Help to end teen dating violence: Native youth at risk

SALT LAKE CITY, Utah — Council Delegate Nathaniel Brown (Chilchinbeto, Dennehotso, Kayenta) was invited to be a guest speaker at the “Native Youth Conference: Educating and Preventing Dating Violence” to several Native American youth at the Urban Indian Center of Salt Lake.

The focus of the conference was to educate Native youth ages 14-24 regarding dating violence, skills to develop healthy dating relationships, provide resources to youth for positive communication, conflict resolution, and skills to manage a more holistic view of “the self.”

According to a report from the Coalition to Stop Violence Against Native Women, Native youth experience violent crimes up to 10-times the national average, and dating violence accounts for nearly 75-percent of Native youth deaths such as fatal physical injuries, homicide, and suicide. One-in-three Native youth will be the victim of dating violence and sexual assault in their lifetime.

Brown provided a presentation on dating violence statistics and stressed that native cultural values and language are the forefront of understanding and developing healthy relationships.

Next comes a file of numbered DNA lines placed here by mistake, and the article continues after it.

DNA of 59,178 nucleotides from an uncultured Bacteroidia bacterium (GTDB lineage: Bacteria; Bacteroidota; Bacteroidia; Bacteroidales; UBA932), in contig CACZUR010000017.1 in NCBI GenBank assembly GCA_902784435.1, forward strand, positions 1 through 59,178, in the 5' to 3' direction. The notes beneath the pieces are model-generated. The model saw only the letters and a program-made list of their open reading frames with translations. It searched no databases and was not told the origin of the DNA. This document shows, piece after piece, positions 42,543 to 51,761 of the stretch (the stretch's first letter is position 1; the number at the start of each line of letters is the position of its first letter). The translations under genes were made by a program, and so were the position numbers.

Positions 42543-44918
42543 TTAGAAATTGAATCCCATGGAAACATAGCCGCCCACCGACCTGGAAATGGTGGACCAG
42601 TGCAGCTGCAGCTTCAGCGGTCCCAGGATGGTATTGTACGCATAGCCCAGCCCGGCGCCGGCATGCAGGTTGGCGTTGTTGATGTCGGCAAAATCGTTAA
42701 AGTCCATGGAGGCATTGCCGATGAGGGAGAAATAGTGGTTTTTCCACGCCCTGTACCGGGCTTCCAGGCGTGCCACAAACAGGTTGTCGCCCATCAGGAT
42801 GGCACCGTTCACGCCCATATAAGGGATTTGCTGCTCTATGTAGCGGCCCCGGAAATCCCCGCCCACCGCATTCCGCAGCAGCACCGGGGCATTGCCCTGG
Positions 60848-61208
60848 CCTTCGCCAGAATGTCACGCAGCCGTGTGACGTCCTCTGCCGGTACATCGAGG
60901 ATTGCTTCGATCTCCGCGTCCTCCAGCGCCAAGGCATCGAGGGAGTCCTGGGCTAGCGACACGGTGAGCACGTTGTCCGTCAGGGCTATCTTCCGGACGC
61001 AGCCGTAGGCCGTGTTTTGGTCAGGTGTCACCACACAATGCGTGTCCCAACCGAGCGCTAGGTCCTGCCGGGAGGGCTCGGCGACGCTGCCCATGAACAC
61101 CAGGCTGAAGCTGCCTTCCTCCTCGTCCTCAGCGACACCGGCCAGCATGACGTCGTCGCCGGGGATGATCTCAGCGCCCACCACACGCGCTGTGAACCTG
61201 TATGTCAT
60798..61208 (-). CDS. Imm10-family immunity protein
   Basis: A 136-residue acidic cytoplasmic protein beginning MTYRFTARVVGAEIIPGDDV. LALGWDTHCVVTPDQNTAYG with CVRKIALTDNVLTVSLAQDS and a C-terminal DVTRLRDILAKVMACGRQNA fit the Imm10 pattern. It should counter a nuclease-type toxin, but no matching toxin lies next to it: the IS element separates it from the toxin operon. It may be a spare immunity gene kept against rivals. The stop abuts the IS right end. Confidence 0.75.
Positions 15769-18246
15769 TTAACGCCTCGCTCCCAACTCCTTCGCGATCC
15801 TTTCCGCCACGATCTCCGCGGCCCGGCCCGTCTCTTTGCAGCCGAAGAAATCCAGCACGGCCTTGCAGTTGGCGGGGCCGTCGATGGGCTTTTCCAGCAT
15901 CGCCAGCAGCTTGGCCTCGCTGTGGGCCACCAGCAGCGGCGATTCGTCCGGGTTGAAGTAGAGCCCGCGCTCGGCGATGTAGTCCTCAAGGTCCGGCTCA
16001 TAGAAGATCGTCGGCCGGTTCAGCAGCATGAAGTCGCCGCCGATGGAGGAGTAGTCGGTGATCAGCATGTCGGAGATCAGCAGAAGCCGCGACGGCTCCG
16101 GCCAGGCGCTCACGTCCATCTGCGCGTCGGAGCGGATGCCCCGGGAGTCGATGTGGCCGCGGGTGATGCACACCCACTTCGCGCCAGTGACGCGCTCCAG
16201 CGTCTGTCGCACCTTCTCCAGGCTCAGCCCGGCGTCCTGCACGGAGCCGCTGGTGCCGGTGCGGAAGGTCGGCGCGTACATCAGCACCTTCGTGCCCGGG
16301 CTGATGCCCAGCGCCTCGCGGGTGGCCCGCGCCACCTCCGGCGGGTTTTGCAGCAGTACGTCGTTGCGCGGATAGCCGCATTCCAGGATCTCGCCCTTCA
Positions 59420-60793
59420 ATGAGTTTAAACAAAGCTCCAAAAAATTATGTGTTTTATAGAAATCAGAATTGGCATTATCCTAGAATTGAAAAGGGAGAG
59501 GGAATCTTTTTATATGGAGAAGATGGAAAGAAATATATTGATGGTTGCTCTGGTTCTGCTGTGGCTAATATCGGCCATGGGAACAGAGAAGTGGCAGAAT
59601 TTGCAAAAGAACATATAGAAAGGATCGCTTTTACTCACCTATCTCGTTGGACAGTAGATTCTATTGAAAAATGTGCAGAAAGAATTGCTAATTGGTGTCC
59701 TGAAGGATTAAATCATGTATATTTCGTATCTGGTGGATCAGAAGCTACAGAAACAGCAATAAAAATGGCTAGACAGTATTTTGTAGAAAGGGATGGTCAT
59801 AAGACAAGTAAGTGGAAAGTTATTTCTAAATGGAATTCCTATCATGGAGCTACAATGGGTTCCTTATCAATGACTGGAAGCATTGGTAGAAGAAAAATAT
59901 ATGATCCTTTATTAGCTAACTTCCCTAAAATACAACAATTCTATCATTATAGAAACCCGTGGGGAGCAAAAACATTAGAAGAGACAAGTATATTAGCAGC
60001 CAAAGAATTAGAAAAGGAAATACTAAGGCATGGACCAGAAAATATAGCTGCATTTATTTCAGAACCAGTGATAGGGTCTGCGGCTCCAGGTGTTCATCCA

“I feel it is important that our Native youth are provided traditional and cultural guidance from their parents, medicine people, and mentors in order for them to not only understand themselves at an individual level, but to foster healthy relationship by reflecting on their Native identity and their indigenous values from the home areas they come from,” Brown said.

Brown asked the Native youth to reflect on their Native identities for healthy dating goals.

“What is appropriate in relationships?” he asked. “How can you encourage respect with your partner, and how can we utilize our indigenous identities to aid in preventing dating violence?”

In response, students were able to participate in a drawing contest to illustrate what healthy dating could look like when Native identity is encouraged. Many of the youth drew pictures and messages that conveyed the importance of traditional protocol such as respecting the clanship system, traditional male and female gender roles through coming of age ceremonies, and promoting respectful dialogue.

The CSVANW report states that teen dating violence is a type of violence that happens between two young people in a relationship. The nature of the harmful and aggressive behavior can be physical, emotional, sexual, or technological abuse.

Brown utilized traditional Navajo examples for Native youth such as clanship and respecting familial boundaries, guidance from Diné elders, and the teaching of respect and discipline through the male and female kinaałda ceremony, or coming of age ceremony.

More information is available by visiting Coalition to Stop Violence Against Native Women website at www.csvanw.org.

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